3. You recently took a “journey” to relocate to New York City. Does your music reflect this? The suite that I composed for this concert is related to my first year in New York City. The challenge I imposed on myself while writing the music was to abandon traditional harmony. I wanted to compose thinking primarily of intervallic techniques instead of tonal harmonic progressions. This was new for me and I wanted the music to speak through reflecting something very concrete in my life. I did this since I felt it would help to maintain a sense of storytelling in the music.

Relocating to New York City is a pretty overwhelming experience. The vibrant cultural scene is inspiring but can also be overwhelming at first. I think that the first year in such an intense environment can be difficult for many people. I was excited and learning about music extremely quickly in my first year, but there were also major challenges associated with living in such a different place. I wanted to tie my post-tonal composition to reflect these challenges so that everything I wrote maintained personal meaning for me.


"I was excited and learning about music extremely quickly in my first year [in NYC], but there were also major challenges associated with living in such a different place. I wanted my post-tonal composition to reflect these challenges so that everything I wrote maintained personal meaning for me."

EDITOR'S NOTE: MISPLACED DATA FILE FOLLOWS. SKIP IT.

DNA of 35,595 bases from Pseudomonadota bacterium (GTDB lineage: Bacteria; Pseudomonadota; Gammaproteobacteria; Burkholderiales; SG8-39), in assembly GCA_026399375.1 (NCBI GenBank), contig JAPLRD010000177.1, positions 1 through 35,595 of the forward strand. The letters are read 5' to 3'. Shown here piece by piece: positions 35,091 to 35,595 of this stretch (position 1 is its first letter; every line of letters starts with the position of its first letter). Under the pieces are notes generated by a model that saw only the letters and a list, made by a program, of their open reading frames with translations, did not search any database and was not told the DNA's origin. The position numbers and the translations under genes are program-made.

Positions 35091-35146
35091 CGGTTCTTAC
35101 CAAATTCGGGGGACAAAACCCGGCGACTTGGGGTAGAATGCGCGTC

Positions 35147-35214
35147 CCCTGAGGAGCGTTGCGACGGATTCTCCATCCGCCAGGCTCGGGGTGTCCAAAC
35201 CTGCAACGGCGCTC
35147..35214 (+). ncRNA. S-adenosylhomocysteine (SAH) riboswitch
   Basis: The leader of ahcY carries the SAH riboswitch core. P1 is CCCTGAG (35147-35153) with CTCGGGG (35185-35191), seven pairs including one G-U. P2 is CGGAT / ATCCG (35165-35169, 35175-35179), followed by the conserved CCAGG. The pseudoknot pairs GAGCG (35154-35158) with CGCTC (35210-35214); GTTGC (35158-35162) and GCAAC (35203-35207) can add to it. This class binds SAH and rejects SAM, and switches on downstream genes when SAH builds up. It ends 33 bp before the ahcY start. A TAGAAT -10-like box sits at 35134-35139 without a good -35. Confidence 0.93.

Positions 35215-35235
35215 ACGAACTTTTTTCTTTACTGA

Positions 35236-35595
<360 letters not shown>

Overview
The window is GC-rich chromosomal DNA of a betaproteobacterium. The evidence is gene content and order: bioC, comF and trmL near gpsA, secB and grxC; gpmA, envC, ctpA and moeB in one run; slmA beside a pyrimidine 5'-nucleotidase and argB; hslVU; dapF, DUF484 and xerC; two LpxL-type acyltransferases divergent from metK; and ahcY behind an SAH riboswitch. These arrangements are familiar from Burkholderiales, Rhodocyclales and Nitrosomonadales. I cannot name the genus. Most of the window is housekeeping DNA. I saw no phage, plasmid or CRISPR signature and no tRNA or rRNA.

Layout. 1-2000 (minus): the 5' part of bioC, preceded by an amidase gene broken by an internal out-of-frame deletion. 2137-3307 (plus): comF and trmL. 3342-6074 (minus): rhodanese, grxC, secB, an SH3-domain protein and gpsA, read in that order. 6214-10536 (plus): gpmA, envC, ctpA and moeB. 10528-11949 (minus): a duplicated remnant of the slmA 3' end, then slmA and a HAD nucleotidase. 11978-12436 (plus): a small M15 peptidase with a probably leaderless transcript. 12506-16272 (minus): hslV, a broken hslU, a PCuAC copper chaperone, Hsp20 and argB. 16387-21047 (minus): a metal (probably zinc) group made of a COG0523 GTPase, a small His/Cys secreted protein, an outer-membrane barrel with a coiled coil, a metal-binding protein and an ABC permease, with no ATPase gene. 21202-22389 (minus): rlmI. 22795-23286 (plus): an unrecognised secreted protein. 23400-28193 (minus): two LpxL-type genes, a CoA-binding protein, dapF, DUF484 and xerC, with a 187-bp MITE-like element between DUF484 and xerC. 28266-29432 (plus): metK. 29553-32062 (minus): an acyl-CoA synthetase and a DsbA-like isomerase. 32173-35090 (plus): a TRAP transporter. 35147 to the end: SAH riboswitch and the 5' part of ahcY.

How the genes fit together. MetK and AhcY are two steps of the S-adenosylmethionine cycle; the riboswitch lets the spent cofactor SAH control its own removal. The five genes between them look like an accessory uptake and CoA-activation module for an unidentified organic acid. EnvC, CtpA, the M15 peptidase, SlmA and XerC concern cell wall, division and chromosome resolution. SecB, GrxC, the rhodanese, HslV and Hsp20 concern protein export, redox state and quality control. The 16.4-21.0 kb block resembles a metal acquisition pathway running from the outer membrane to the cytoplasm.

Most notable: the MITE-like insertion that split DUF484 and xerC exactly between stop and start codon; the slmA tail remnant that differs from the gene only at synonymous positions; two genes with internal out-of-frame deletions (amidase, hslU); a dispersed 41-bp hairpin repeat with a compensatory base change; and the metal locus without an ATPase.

4. Where does the music we are going to hear on Dec 6 reside on the “spectrum” between improvised music and through-composed music? Is this a departure for you or characteristic of your musical voice?

"I really increased my attention to symmetry between themes, movements and the piece as a whole. There is also is a palindromic approach that I tried to apply and maintain to the entire piece as well as in movements, sections and themes."

I think that the music I wrote is characteristic of the music I've put out so far. There is a lot of through-composed material with sections of improvisation. My musical identity is centered around being an improvising musician and I wanted that to come out in this music. However, the music is very carefully planned and I took a lot of attention to develop my ideas in all the pieces. In particular, I was extremely focused on the form of my suite when composing it. I really increased my attention to symmetry between themes, movements and the piece as a whole. There is also is a palindromic approach that I tried to apply and maintain to the entire piece as well as in movements, sections and themes.


5. Lightning Round! If I wasn't a guitarist I'd be: a degenerate

Top five tunes on your itunes playlist right now: Some stuff I've been listening to in the last month or so: Charlie's Buttermilk Reel – James Shipp Dépaysement - Matthew Sheen Accordion Stomp - Darren Sigesmund Song Without Words – Julian Lage and Fred Hersch Rapper's Delight – Suger Hill Gang

Favourite movie: Koiaanisqatsi

Favourite food: All you can eat sushi

Guilty pleasure song: Rapper's Delight – Sugar Hill Gang

Best show you've seen recently: I'm watching Breaking Bad right now... in French. It's vraiment bon


Tickets to Journeys are selling fast! Get yours in advance online.

WATCH Alex performing at the 2011 Montreal Jazz Festival